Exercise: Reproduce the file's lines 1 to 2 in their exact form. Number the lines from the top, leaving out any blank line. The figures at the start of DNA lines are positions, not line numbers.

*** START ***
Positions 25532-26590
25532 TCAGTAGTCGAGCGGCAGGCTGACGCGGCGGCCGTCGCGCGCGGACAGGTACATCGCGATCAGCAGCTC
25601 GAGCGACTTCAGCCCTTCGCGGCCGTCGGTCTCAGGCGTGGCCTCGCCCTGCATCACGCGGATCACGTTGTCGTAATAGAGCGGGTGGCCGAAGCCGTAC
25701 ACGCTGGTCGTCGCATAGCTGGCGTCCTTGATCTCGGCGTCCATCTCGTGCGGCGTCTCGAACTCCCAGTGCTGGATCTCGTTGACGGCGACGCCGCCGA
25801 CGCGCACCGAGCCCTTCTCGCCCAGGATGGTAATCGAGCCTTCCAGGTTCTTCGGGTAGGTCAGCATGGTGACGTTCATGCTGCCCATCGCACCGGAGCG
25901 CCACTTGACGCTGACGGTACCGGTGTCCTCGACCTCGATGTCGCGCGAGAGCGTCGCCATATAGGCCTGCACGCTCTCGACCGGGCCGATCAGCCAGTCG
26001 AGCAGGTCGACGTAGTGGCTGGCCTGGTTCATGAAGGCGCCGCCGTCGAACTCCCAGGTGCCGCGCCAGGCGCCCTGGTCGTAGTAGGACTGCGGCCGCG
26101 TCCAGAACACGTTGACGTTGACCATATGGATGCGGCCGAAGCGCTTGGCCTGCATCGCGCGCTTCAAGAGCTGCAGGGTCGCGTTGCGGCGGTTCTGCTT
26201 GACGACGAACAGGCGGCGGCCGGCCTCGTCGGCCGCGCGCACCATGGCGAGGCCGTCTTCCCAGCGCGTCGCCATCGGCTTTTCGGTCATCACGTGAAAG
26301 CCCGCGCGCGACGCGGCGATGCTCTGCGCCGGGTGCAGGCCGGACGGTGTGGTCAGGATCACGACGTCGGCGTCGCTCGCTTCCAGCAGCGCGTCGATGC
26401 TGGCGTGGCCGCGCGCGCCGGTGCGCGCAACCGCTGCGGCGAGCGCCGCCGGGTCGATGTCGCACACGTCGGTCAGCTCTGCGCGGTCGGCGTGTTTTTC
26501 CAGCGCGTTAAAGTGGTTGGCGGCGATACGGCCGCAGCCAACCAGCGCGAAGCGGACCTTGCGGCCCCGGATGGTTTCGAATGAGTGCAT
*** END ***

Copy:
Positions 25532-26590
25532 TCAGTAGTCGAGCGGCAGGCTGACGCGGCGGCCGTCGCGCGCGGACAGGTACATCGCGATCAGCAGCTC